News & Blogs

20 January 2018
Author: Siobhan Murphy & Francesca Marotto

Fri 19 Jan: Roisin O'Brien/Kaia Goodenough/Body Politic

Róisín O’Brien Some People Say

Body Politic Father Figurine

Kaia Goodenough Reclaim the word slut!

Politics coursed through the trio of works presented at Friday night’s Resolution, which bristled with opinion and confrontation. Róisín O’Brien chose to take on Donald Trump in Some People Say. Katie Armstrong and Christina Liddell, in black suits on a shadow-filled stage, adopted the exaggerated gestures and threatening machismo of the US president as a dystopian soundtrack distorted one of his “Make America great again” speeches. From behind this mask of movement, a neurotic, suspicious, writhing Trump sometimes appeared – by the end the pair revolved back to back, suggesting these aspects were two sides of the coin. Armstrong and Liddell performed with polish, their stuttering moves conjuring up malfunction and breakdown. But, against such a grossly larger-than-life character, this attack felt rather reticent.

Body Politic went for the personal – and dealt a body-blow with Father Figurine, combining Stephen Brown and Derek Mok’s choreography with Isaac Ouro-Gnao’s spoken word poetry. Ouro-Gnao was the confused son trying to understand what had torn his family apart; Tobi Oduntan was the father trying to hold off despair by not talking about what had happened to his wife. Their staccato hip-hop dance skilfully revealed raging but contained emotion, the performers’ mirror movements a heartbreaking reflection of them feeling the same things, but being unable to tell each other. Physical struggle dissolved into a closing moment of hope – but this was a profoundly visceral reflection of the damage wrought by suppressed emotions and masculine silence.

Kaia Goodenough went for in-yer-face provocation with Reclaim the word slut! Her trio of performers kept up a barrage of commentary, on Chaucer, Lisbeth Salander and fairytale characters, swapped random phrases between themselves and shouted out modern-day women’s demands. All the while they switched between suggestive poses and manic whirling round the stage, and being preoccupied with tiny pairs of sparkly evening shoes, which they tried, Ugly Sister-like, to cram on their feet. Tossing the shoes aside looked like a joyful rejection of the notion women should all want to be a princess – and Danielle Summers’s red-knickers-revealing bicycling handstand was a fitting up-yours finale. But it did all feel rather like being hit with a mallet.

Siobhan Murphy

Róisín O’Brien’s research explores two contradictory images of Donald Trump. Admired by some, criticized by many, the USA President’s personality has sparked a stream of divided opinions. “Make America Great Again” resonates in the background while Christina Liddell moves with extreme confidence reflecting Trump’s immense ego, particularly in the wide arm gestures. Katie Armstrong’s jittery and tense phrases bring to the foreground a paranoid and neurotic figure, emphasised by a stammering effect on Trump’s voice. Two personalities collide and entangle at the end in one single vivid image. The powerful expressive ability of both dancers suggests the potential to stretch the topic and exaggerate the absurdity of the character even further.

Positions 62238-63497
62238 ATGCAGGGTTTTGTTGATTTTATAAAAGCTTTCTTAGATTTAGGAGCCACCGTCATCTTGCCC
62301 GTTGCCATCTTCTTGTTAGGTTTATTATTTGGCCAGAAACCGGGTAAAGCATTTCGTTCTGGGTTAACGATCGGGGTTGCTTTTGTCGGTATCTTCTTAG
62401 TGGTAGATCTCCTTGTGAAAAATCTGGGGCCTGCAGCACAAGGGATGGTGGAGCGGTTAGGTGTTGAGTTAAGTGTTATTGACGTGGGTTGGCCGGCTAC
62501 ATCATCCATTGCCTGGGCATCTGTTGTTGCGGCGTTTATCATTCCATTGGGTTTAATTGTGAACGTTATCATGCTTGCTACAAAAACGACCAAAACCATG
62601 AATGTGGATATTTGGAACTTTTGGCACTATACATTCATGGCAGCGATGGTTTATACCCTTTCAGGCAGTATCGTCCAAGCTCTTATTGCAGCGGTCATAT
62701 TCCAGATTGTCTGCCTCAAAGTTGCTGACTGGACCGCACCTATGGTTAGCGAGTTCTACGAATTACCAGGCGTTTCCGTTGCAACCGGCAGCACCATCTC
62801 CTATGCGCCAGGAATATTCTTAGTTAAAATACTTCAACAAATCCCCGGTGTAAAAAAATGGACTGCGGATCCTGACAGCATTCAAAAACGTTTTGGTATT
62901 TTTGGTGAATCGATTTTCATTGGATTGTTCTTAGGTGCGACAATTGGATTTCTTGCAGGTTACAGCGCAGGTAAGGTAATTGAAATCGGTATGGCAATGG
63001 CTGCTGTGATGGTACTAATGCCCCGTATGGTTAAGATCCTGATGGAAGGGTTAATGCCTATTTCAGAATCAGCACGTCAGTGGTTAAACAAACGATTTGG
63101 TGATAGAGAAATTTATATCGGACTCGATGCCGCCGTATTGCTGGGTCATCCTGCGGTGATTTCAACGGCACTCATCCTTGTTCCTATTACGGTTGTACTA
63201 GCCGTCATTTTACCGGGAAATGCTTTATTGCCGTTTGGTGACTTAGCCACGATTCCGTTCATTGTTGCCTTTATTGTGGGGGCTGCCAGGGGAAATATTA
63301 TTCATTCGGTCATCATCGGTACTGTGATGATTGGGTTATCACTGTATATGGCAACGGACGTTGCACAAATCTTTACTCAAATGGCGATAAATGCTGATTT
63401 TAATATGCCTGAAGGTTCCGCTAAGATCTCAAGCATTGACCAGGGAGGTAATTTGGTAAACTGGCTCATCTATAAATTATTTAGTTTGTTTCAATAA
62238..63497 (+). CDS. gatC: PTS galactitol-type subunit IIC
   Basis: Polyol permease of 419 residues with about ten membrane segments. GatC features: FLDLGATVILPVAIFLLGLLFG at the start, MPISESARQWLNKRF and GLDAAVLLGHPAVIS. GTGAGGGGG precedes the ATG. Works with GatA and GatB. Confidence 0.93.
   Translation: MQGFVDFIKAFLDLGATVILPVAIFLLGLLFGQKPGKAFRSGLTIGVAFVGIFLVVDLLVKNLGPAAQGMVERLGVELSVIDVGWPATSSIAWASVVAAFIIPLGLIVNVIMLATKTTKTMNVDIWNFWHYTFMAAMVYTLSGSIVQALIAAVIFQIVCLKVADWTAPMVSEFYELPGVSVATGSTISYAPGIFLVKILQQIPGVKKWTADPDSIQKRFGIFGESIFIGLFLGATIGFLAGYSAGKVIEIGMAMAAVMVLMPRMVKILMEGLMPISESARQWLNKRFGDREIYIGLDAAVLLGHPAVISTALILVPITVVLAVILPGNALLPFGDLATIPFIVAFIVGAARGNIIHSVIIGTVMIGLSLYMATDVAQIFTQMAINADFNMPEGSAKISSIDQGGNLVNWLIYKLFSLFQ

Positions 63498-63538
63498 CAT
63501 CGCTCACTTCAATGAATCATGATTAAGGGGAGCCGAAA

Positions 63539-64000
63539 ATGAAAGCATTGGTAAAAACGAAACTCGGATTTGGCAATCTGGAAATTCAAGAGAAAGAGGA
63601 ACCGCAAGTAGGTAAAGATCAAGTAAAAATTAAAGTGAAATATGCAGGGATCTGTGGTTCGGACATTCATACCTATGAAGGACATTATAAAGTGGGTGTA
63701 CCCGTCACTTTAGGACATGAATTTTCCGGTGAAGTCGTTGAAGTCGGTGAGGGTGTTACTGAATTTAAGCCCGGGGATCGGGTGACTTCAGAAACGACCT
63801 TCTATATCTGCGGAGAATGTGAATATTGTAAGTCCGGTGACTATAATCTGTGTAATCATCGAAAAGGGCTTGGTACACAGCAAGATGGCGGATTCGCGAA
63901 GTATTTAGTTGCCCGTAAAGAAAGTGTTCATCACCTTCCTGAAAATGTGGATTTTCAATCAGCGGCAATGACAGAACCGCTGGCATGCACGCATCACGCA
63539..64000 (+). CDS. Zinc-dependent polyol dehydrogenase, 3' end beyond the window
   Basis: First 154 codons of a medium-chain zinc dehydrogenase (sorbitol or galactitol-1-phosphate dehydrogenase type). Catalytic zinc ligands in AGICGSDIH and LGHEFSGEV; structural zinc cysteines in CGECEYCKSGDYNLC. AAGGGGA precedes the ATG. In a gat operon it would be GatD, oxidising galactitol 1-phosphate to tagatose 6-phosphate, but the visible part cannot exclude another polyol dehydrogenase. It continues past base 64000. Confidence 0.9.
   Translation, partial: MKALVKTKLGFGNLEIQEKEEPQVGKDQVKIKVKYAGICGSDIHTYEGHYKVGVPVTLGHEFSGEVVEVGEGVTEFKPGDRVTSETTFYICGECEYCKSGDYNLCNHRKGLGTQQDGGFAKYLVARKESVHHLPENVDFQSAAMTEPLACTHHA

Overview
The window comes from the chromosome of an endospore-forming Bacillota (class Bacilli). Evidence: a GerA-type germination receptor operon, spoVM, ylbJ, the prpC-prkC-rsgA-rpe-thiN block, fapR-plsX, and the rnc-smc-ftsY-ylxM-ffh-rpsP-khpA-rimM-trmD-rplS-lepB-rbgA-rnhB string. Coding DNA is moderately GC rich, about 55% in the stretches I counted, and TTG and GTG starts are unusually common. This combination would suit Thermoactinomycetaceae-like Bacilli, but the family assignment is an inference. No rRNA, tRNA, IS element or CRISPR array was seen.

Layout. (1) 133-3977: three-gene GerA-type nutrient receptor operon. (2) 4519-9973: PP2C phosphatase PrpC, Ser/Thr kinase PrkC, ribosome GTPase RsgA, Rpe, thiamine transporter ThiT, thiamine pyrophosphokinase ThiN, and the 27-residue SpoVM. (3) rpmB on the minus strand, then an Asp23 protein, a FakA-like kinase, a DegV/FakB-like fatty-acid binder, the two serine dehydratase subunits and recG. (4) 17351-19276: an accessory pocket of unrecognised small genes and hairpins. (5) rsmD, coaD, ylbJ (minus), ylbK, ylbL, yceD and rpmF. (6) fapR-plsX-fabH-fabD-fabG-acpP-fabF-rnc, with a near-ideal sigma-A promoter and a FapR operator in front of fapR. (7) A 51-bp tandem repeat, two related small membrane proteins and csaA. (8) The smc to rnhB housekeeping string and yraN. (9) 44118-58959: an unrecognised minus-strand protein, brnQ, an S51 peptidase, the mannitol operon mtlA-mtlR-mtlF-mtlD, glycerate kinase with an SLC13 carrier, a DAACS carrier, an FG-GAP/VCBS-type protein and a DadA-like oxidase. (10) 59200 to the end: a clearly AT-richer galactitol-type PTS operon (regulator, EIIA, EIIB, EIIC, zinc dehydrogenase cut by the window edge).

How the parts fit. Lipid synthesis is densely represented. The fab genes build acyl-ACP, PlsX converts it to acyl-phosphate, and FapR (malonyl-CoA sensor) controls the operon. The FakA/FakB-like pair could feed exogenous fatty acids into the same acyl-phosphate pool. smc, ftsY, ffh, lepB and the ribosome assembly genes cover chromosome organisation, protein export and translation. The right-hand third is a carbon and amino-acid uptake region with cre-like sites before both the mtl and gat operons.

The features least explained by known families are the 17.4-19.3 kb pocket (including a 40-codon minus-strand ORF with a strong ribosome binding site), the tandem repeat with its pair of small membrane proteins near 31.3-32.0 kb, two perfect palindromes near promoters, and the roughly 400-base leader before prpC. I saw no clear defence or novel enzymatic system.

In Father Figurine the combination of spoken word and hip-hop dance reveals the fragile relationship between father and son, as a result of a trauma. Unexpressed thoughts and the inability to communicate uncover a sequence of suffered dance movements where the pain is captured and thrown out violently. It’s a struggle that leads them to a fight that ends with a hint of emotional contact. Tobi Oduntan and Isaac Ouro-Gnao manage to powerfully express the complexity of such feelings creating a very strong connection with the audience. In their gestures nothing is left to the imagination, it’s all there on stage – troubled and real.

Reclaim the Word Slut! sees three women pronouncing alternately random phrases like “I’m the most admirable slut / It’s my choice if you’re gonna hurt me” while executing articulated dance sequences and interacting with tiny colourful shoes that remind us of Cinderella. In a vivacious and visually effective flow each dancer takes their own space to evoke a personal experience with incredible theatrical expressivity. This piece is strongly performed, a real surprise! By taking back the word “slut” and using it with a positive connotation, it claims the right for women to decide what’s good or bad, right or wrong.

Francesca Marotto


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